Thursday, May 29, 2008
From bab.la's about page:
bab.la is a language project by Andreas Schroeter, Thomas Schroeter and Patrick Uecker. The idea has been on Andreas' mind for quite some time. During his high school and university years he lived in Canada, France, Sweden and the USA. He noticed that just knowing the exact translation often doesn't really help. You really need to "live" the language to come up with the right word. Thomas and Andreas have been collecting dictionaries from different languages for a long time. Putting the things together was just a natural step: Starting a portal where language lovers can meet and exchange their ideas and learn languages from each other....
Though I have only perused it for a quarter of an hour, I think Bab.la is a platform that I will return to often. The kicker will be how well the site's test and quiz applications work and how they compare to popular and readily-available offerings, such as Quia. In my opinion, the functionality of the quiz-widget is also of utmost importance: How much can be accomplished in the embedded widget? Is the tool useful and practical for a language teacher who has only limited computer resources at his/her school?
Ignoring the question of technology resources within a school, I think it'd be wonderful if any student could turn to this platform to find le mot juste for any number of contexts where students pick a word out of the dictionary and use it auf gut Glück. Of course, even the best of tools require that the user has the wherewithal and desire to navigate towards the right answer. There is no panacea for a student stuck who doesn't care about the outcome of their writing.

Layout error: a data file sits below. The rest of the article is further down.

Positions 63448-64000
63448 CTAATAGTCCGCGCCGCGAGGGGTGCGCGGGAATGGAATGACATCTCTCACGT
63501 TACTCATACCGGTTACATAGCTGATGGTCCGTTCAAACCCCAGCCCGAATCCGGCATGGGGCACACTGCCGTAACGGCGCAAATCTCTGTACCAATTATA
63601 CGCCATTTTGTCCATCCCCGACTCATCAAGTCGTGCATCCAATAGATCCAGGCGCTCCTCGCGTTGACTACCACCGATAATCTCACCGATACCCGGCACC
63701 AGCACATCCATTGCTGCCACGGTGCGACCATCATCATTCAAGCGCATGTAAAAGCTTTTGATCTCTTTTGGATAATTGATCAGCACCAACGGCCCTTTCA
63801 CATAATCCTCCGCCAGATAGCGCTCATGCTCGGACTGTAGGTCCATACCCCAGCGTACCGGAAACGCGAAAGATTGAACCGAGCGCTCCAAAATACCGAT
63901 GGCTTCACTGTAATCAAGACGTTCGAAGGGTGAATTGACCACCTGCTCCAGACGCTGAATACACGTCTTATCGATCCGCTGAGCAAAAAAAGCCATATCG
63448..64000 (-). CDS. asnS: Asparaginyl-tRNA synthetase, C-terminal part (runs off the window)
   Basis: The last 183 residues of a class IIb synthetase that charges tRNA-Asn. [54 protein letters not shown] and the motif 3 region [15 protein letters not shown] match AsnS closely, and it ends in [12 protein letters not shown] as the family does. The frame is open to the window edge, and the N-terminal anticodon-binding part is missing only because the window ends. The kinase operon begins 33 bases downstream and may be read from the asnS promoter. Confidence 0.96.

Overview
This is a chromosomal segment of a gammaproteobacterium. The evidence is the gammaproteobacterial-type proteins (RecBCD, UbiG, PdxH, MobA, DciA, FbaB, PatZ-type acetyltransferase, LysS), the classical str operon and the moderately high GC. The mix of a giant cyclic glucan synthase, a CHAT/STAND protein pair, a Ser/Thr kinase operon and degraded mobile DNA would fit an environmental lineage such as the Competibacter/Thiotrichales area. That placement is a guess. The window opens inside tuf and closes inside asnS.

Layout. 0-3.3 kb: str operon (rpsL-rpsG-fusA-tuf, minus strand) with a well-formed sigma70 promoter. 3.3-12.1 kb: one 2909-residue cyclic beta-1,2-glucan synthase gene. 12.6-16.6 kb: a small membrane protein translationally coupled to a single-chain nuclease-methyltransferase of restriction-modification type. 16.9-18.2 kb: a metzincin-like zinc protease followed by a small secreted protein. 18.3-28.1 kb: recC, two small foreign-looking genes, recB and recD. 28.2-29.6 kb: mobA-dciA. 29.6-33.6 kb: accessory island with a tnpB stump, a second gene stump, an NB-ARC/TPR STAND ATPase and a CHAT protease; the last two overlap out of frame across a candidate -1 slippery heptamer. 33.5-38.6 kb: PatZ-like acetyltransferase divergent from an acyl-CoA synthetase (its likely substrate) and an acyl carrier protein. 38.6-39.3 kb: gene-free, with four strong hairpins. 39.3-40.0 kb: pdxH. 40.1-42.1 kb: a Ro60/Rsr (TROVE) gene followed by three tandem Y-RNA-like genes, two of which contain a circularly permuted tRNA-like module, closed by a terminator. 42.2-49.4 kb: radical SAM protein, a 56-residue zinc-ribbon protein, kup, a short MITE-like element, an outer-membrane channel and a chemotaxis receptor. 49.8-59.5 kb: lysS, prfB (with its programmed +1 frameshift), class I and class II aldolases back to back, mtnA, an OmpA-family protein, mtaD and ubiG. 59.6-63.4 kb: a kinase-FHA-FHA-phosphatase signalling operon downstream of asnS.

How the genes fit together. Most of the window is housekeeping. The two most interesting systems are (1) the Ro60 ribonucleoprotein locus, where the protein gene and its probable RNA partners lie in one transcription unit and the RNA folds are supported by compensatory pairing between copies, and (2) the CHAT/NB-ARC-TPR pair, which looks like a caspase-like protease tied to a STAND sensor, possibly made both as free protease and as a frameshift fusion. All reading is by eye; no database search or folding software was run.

However, there's the rub and the exciting part about Web2.0: wouldn't there be more "language lovers" among the general population if the tools and the networking-possibilities for learning the language existed and were incorporated as a part of class instruction? With some well-planned, structured hours in the computer- or language-lab of your school, in which students register on this site and explore it (here: teacher must structure this time such that a goal is reached), you might well have encouraged everyone in the class to become more independent and responsible in their language learning. Not only will you have admonished them not to Babblefish their essay, but you will have given them the tools to become competent users of the language on their own merits.
More on bab.la as I continue to explore it....
Tuesday, May 27, 2008
Killerpilze - "Killer Mushrooms" - Popular German band (currently, not a decade ago.) This song is ideal for classroom use: visually, the music video conveys a (fairly) recognizable narrative. (Depending on the student group, the teacher might want to point out that this date-show format is harkening back to those of the 80s/early 90s.) The lead singer enunciates the words clearly, and the words themselves are "safe" -- there are no curse words, references to sex acts, etc.